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Aquaponics in Alice – supporting the Purple Garden Project, from RIG News, Sept. 2013

2014 January 3
by anthea

Workshop participants at the  Purple House Garden - caring for people on dialysis

Workshop participants at the Purple House Garden – caring for people on dialysis

Aquaponics training in Alice supports the Purple Garden Project

 Aquaponics is a clever, water efficient way to produce fresh fish and edible plants in the one system. In July the Arid Lands Environment Centre (ALEC) in collaboration with the Purple House hosted a weekend aquaponics training course in Alice Springs during which participants created a small aquaponics system for the Purple Garden Project.

 The Purple Garden Project is a part of the Wellbeing Program that is a social enterprise project of the Western Desert Nganampa Walytja Palyantjaku Tjutaku Aboriginal Corporation (WDNWPT) that is more affectionately known as ‘The Purple House’ in Alice Springs. WDNWPT is a not-for-profit, non government, Indigenous Governed, Community Controlled Health Organisation.

The ‘Wellbeing Program’ is a social enterprise in bush balm products and catering, as well as arts/media projects and the Purple Garden Project. The aim of the Garden Project is to establish a sustainable space for dialysis patients and their families and staff of WDNWPT to enjoy and partake in. This includes bush tucker and conventional vegies that are used in the catering service, bush medicine plants used in bush balm products, an outdoor earth pizza oven, a recycled tyre & rubbish seating area for workshops and events, and the introduction of an aquaponics system.

The Purple Garden Project has got into full swing with a series of public working bees and workshops (such as the aquaponics course) and an entourage of amazing international and interstate volunteers contributing to the project.

Aquaponics is a water efficient way to produce food in small spaces and is increasingly popular in arid and remote areas. Alice Springs uses more water per household then any other place in Australia and receives less than 300mm of rain per year (on average). Coupled with this, about half of all water in Alice is used domestically and two thirds of this is used in the garden. Much of this water is wasted on leaks and over watering – water pumped up out of the ground and put to no good use!

ALEC’s Arid Zone Adaptation project is seeking ways to grow food efficiently using less water and so they were keen to offer local people the opportunity to learn about aquaponics. Aquaponics uses 80% less water than conventional gardens. It is a closed system that means everything is recycled and reused, the only input being fish food! The outputs are beautiful edible plants and large fresh fish.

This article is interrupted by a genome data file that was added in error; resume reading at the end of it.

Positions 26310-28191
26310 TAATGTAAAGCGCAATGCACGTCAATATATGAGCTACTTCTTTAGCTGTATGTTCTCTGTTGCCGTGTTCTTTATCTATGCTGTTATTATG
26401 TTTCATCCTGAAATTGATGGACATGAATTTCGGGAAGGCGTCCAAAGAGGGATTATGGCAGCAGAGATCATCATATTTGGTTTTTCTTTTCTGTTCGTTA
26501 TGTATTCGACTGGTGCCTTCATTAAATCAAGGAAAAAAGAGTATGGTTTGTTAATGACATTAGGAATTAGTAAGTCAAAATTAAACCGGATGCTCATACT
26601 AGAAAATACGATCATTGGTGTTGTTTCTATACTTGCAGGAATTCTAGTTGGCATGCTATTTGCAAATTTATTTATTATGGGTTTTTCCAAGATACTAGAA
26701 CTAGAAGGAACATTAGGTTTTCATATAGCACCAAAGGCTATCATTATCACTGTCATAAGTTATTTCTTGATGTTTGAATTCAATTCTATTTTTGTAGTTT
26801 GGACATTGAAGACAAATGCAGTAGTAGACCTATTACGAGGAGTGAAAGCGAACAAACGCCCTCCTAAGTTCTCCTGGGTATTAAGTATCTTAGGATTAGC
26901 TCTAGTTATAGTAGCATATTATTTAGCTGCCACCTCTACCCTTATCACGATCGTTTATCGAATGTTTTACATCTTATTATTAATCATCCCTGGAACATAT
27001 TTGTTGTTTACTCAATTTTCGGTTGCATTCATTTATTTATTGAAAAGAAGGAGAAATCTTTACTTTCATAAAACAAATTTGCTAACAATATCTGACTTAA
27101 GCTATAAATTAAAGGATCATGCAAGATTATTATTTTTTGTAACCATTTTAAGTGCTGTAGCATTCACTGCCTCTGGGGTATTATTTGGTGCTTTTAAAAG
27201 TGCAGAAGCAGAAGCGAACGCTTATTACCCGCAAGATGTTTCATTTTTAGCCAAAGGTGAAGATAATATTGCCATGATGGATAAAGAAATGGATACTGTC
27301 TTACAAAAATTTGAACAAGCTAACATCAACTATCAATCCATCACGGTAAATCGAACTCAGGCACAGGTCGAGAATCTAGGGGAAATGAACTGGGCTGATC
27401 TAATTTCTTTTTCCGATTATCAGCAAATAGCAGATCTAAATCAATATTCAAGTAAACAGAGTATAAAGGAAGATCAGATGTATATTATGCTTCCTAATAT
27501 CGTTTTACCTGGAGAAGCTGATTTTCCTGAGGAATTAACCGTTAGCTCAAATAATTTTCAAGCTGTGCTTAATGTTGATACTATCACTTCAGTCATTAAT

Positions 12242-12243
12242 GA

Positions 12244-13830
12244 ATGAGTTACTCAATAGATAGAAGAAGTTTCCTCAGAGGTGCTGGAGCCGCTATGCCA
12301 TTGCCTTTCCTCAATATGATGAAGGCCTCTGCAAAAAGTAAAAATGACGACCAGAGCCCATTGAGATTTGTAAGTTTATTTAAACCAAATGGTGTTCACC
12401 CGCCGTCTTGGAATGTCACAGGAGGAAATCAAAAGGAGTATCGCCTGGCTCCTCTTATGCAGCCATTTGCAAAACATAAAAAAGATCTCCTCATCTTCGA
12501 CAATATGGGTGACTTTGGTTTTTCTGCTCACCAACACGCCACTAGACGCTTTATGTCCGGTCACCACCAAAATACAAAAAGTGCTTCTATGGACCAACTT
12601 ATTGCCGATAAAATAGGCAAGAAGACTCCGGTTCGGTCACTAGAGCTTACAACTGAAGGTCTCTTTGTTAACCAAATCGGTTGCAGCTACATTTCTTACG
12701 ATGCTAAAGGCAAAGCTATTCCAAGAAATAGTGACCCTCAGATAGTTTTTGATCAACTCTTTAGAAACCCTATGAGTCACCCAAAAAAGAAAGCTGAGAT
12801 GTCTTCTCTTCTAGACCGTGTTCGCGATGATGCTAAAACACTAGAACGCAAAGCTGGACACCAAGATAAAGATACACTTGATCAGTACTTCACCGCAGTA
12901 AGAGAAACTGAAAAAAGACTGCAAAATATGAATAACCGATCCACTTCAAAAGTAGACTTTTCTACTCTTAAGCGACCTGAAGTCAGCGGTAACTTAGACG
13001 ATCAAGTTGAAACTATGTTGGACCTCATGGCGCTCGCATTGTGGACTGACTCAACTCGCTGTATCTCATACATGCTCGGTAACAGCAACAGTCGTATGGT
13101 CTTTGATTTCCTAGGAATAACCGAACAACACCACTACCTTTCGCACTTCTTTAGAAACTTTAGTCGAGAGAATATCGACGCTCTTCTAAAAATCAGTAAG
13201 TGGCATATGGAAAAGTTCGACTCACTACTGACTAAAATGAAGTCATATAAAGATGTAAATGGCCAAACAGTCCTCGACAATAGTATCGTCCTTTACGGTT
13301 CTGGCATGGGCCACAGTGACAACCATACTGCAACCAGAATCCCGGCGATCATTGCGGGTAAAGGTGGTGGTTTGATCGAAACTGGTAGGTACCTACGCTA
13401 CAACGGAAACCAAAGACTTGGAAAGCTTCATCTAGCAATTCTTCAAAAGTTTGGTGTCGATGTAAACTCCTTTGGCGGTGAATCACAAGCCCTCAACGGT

In brief, aquaponics is a closed system that has two main components. The first of these is a medium to large tank that contains fish. These fish can range from gold fish to edible fish such as silver perch and barramundi. The water from the fish tank is pumped up to a ‘grow bed’ (the second major component of the system) that is filled with gravel. The water floods the grow bed and once the grow bed is full, drains back into the fishpond. The two elements of this cycle are symbiotic. The fish provide nutrients necessary for plant growth and the plants provide a natural filtering system that cleans and oxygenates the water returning to the fish.

The weekend training course focused on backyard aquaponics and was delivered by Murray Hallam from Practical Aquaponics in conjunction with ALEC. At the workshop a group of fledgling aqua gardeners built two beautiful systems. On the first day, participants made a bathtub system at the Purple House Renal Dialysis clinic after learning some of the benefits and techniques of aquaponics. Day two provided more technical detail as participants worked on converting a backyard swimming pool into a large and hopefully abundant aquaponics oasis. Later that day the group visited an existing system and feasted on silver perch, freshly caught and smoked using a wood fired oven.

Although aquaponics may seem a lot more technical than conventional in-ground gardening, it can have amazing results. For more information about how to set up an aquaponics system, visit Murray Hallam’s website:

Information and pictures kindly provided by Cassandra Douglas-Hill, ALEC, and Christy Vanderheyden, the Wellbeing Program, WDNWPT.

For more info on any of the Wellbeing enterprise projects please email



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